July 25, 2019
The time has come; you need to purchase a new work truck for your company. Maybe the demand for your business has outgrown the capacity of your current work vehicle(s) or maybe you have a vehicle that is on its’ last leg that needs to be replaced. Regardless, a new work vehicle is a big investment and calculating and understanding the return on investment will help you find the right vehicle for your business.
The quickest formula to determine your return on investment would be to take the investment revenue minus the investment cost divided by the investment cost. For work vehicles, you need to project the additional annual revenue and multiply by the vehicle’s expected life (in years). So say the projected annual revenue of the vehicle is $100,000 and the projected life cycle of the vehicle is 5 years, your investment revenue would be $500,000 (annual revenue of $100,000 multiplied by the 5 year life cycle). The investment cost is $50,000. Your ROI would equate to 900 percent.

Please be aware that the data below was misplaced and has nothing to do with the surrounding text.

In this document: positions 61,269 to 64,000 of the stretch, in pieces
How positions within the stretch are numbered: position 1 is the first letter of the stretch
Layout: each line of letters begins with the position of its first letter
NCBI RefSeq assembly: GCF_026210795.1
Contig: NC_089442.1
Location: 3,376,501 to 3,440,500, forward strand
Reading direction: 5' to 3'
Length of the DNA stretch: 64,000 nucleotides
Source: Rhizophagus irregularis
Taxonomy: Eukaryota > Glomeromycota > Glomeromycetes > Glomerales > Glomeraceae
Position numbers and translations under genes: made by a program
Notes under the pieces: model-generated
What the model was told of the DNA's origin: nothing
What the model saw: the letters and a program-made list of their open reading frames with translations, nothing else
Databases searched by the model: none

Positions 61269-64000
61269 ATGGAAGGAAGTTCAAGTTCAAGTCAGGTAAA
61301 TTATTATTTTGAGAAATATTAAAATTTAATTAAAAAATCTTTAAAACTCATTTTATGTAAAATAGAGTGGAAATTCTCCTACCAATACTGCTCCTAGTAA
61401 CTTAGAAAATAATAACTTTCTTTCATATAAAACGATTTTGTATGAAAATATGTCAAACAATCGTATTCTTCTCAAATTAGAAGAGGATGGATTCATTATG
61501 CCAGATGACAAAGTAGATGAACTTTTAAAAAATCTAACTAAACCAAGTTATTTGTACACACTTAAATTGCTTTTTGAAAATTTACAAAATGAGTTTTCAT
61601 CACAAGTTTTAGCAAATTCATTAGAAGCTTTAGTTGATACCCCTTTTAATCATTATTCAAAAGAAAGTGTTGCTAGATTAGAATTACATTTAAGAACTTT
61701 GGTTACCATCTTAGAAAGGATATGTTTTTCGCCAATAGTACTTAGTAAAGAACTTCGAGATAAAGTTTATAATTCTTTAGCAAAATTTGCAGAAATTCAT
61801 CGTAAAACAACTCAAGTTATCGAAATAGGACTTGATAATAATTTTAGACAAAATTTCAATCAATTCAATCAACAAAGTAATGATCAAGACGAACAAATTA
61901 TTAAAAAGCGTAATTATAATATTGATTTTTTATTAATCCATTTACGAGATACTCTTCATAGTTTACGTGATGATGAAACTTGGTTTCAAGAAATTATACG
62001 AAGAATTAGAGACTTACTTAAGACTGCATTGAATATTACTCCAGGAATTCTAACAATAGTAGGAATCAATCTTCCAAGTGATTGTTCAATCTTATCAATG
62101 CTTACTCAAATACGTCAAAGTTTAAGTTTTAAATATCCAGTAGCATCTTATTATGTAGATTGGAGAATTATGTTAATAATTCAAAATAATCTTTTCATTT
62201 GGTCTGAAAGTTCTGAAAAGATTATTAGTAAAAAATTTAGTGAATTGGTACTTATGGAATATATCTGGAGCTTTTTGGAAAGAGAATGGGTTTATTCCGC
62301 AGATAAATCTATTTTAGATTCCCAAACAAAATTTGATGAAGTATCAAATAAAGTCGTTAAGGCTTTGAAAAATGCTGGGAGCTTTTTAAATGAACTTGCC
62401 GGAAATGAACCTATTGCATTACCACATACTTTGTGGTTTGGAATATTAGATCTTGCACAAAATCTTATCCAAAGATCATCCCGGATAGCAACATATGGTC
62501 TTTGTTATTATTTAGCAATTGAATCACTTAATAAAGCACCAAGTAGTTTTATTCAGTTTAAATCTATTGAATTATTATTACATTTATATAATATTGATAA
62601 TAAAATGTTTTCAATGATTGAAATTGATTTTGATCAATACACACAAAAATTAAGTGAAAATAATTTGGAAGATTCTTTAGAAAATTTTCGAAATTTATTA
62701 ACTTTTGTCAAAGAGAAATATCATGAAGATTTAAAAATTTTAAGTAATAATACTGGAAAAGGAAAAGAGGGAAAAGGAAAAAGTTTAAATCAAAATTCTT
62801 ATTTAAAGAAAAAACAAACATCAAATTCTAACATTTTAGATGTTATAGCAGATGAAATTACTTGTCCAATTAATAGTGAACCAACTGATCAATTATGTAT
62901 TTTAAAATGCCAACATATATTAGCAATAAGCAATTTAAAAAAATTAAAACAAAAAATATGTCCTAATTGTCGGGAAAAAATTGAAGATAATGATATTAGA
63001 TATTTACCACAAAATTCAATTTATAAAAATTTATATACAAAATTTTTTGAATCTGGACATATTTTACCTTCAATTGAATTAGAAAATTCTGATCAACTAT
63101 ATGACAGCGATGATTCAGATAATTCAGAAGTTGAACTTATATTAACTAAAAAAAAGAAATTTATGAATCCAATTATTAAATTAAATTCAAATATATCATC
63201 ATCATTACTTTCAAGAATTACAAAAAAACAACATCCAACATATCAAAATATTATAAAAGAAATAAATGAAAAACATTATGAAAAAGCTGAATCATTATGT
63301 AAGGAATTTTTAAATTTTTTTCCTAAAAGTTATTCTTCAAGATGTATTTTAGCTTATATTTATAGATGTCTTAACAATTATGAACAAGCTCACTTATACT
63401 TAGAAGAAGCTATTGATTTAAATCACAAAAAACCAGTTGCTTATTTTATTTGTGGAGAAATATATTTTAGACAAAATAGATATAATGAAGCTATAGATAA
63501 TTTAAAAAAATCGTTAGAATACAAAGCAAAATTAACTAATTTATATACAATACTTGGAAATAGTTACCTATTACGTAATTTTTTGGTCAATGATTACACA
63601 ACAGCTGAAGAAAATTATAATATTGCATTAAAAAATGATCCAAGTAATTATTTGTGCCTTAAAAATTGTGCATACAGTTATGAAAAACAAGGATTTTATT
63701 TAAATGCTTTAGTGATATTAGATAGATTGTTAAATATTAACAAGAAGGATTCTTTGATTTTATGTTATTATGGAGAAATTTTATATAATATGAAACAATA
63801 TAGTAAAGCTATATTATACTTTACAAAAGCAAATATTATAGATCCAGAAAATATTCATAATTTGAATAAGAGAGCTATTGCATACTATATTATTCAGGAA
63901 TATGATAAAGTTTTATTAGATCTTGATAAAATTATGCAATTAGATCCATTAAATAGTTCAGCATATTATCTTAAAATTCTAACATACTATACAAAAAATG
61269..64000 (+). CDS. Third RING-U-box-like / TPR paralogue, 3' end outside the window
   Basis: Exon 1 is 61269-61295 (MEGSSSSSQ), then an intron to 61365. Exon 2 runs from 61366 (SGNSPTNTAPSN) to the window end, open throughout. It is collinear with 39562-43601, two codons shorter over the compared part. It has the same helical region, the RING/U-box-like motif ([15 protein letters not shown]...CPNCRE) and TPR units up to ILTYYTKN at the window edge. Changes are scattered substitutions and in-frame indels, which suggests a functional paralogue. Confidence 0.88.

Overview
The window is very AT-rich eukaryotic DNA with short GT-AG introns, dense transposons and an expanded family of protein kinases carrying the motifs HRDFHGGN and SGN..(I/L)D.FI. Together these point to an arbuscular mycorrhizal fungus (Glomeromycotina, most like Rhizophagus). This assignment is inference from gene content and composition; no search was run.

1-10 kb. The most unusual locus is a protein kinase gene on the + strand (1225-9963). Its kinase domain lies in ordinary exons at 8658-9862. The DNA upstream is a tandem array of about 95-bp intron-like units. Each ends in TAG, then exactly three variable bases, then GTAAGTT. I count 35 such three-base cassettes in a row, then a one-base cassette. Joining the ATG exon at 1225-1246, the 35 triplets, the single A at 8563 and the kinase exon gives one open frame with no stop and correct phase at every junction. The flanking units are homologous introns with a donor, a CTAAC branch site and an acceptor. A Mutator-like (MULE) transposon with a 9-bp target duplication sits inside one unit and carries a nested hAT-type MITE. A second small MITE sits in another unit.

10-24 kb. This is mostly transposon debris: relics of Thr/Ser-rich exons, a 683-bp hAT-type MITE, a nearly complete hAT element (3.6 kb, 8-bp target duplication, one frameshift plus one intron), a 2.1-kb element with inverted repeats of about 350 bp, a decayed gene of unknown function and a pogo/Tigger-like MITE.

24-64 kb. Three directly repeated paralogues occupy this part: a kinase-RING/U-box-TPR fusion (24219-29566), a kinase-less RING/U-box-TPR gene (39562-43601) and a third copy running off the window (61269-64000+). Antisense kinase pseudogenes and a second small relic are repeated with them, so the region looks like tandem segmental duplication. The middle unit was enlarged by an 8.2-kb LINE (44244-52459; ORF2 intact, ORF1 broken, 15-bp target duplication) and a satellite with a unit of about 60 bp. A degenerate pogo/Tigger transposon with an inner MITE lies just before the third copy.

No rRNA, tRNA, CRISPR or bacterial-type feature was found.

When you calculate ROI, the general rule of thumb is if the number is positive it would be considered a good return. With work vehicles, there are additional considerations that need to be made to give you a more accurate view of the actual financial impact.
Many times, if you are placing additional vehicles within your work fleet there will be other costs that correlate with those vehicle(s). For instance, putting an additional truck to work will more than likely require hiring an extra technician which increases your wages expense. On the flip side, your vehicle will likely require maintenance, licensing, insurance and consume fuel, which is not factored into the overall investment cost above.
For a more realistic ROI calculation, subtract the additional wage cost from the investment revenue (if the vehicle acquisition will require an additional employee) and add the projected maintenance and fuel costs to the investment cost. Example, we would modify the annual revenue from $100,000 to $70,000 (minus an annual wage expense of $30,000) and change the investment cost from $50,000 to $65,000 (add a maintenance and fuel cost of $15,000). Now, we multiply the $70,000 annual review by the 5 year life cycle and get an investment revenue of $350,000. Your ROI would with these additional considerations would be 400. While 900 is a much better ROI calculation, 400 is more accurate because of the additional costs factored into the equation.